Issue 2: March 2012

A TALE OF TWO CITY STRATEGIES

By Nathan Goode, Partner, Grant Thorton, Scotland

A Tale of Two City Strategies

Cities are firmly back on the political map. Just before Christmas, both the Scottish and UK Governments launched their thoughts on how we do more with and for our cities.

In Scotland, 'Agenda for Cities - Scotland's Cities: delivering for Scotland' was published by Nicola Sturgeon, who carries this brief as well as health. It is the result of an intensive collaborative exercise over three months between the Scottish Government, the six Scottish Cities (Glasgow, Edinburgh, Aberdeen, Dundee, Inverness and Stirling) and a number of key stakeholders.

politicians have woken up to what economists and environmentalists have been saying for years about cities and have decided there is a need to both assist our cities and insist they work harder for the benefit of all of us

At about the same time, the UK Government published 'Unlocking Growth in Cities', which was aimed primarily at the eight English core cities (Birmingham, Bristol, Leeds, Liverpool, Manchester, Newcastle, Nottingham and Sheffield) and laid out both a challenge and an offer to free up each of these cities to maximise their potential.

As these reports both show, politicians have woken up to what economists and environmentalists have been saying for years about cities and have decided there is a need to both assist our cities and insist they work harder for the benefit of all of us.

To add to the policy mix, the Green Deal consultation document was published the month before and the Portas Review was also published in December. The street level approach of the Portas Review identifies a crucial dynamic in the evolution of city strategies and policy-makers will ignore what it has to say about the malaise at the heart of our urban centres at their peril – throughout the UK.

With the Scottish and UK developments there are two national policy initiatives running in parallel, when fourteen UK cities (the English 'core' 8 plus the Scottish 6) have a rare opportunity to ride a national policy initiative to help shape their own future. However, this does also raise questions about the direction of travel for two other devolved capitals - Belfast and Cardiff and what is happening with their devolved administrations.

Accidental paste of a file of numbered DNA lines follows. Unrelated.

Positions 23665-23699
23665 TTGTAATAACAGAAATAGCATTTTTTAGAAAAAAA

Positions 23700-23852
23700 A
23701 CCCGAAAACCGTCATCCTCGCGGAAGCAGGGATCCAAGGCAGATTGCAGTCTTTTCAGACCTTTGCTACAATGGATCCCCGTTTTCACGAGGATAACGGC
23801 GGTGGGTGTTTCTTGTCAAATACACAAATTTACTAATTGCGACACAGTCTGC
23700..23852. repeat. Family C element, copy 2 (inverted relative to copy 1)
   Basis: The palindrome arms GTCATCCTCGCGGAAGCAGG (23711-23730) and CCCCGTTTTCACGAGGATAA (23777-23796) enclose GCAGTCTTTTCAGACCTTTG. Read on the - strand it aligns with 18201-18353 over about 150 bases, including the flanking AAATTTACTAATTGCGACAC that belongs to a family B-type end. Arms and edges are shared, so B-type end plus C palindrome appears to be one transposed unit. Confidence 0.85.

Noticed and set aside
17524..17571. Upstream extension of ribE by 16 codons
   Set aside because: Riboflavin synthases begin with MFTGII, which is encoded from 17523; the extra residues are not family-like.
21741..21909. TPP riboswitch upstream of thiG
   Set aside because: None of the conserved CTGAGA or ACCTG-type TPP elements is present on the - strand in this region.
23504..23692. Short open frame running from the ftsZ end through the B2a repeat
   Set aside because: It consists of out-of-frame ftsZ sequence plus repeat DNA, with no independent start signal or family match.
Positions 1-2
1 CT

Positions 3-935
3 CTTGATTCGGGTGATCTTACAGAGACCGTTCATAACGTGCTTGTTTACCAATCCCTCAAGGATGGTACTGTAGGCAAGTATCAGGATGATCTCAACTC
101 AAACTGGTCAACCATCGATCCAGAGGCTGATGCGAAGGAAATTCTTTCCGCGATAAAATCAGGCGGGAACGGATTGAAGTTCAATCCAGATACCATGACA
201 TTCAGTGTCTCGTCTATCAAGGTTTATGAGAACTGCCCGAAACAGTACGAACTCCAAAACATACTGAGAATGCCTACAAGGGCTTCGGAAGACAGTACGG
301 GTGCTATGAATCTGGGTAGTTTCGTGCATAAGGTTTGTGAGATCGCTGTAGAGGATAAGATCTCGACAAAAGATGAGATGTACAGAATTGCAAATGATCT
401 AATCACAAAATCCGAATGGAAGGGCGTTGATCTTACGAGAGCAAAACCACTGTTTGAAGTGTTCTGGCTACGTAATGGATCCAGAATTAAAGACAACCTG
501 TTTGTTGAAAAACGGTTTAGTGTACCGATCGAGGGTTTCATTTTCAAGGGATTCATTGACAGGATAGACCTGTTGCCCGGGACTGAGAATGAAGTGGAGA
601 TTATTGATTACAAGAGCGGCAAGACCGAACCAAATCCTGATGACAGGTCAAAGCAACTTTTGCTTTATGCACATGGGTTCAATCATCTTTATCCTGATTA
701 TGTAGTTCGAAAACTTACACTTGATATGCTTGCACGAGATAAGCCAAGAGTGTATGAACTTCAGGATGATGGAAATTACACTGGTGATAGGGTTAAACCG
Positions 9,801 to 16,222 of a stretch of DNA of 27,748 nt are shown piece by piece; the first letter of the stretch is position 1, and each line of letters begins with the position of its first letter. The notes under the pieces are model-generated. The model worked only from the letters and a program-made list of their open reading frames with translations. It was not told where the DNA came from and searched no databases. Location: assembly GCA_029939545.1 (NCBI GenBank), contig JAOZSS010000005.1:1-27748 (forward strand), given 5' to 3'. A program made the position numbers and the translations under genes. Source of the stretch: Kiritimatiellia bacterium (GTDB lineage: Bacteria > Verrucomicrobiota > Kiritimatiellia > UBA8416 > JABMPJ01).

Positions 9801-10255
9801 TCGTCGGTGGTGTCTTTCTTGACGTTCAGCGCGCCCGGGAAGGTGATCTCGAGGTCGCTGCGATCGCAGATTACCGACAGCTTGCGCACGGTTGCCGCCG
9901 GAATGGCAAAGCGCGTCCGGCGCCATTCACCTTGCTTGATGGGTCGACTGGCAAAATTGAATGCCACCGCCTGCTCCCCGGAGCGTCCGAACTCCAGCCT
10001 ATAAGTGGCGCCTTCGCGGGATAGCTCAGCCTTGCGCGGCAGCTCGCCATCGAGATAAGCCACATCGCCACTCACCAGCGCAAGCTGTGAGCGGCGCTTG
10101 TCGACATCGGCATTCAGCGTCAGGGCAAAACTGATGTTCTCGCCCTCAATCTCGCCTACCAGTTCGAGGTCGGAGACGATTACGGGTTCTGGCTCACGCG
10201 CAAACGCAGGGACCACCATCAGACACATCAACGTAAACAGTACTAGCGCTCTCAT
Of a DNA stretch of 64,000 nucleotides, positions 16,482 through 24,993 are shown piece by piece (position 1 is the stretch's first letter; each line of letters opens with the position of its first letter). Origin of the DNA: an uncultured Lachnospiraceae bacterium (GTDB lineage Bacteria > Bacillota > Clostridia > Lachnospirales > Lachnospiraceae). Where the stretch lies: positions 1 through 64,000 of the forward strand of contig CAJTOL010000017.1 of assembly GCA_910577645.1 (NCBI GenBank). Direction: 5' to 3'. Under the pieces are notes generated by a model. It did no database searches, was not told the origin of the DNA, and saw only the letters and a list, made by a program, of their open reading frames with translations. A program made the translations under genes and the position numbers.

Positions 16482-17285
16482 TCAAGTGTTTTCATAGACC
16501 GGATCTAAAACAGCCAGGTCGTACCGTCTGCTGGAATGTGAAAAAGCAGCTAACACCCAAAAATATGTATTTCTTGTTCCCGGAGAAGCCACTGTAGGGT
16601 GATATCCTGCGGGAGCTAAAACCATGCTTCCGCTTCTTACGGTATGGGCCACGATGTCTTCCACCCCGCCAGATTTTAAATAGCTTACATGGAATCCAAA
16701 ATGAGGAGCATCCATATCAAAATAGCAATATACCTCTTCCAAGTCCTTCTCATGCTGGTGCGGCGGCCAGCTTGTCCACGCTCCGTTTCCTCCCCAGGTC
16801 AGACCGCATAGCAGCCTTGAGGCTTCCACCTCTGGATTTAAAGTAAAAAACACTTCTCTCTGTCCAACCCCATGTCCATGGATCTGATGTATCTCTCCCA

In Summer 2011, Grant Thornton published its 'Sustainable Cities' report, mapping out the context and prospects for the future development of cities, so it is good to see such a strong policy focus on cities both north and south of the border.

There are key questions to consider when considering UK and Scottish government policy on cities. What are they looking to achieve? What are the similarities and differences between the two policy initiatives? Will they ultimately benefit cities, citizens and deliver a sustainable framework for creation of jobs and economic growth? How directive can and should these national initiatives be? Are they comparable in a meaningful sense?

Both governments have adopted pretty much the same point of departure, which is economic growth. What is interesting is the subtly different routes that the reports take from there.

Setting aside the differences in the demographics and governance 'Agenda for Cities' has collaborative origins. It involved the six cities from the outset and rests on the presumption that partnerships and co-operation between cities, government and intermediating bodies and organisations will deliver benefits for all. The language of collaboration is threaded throughout the document and it resonates with the often used phrase 'Team Scotland'.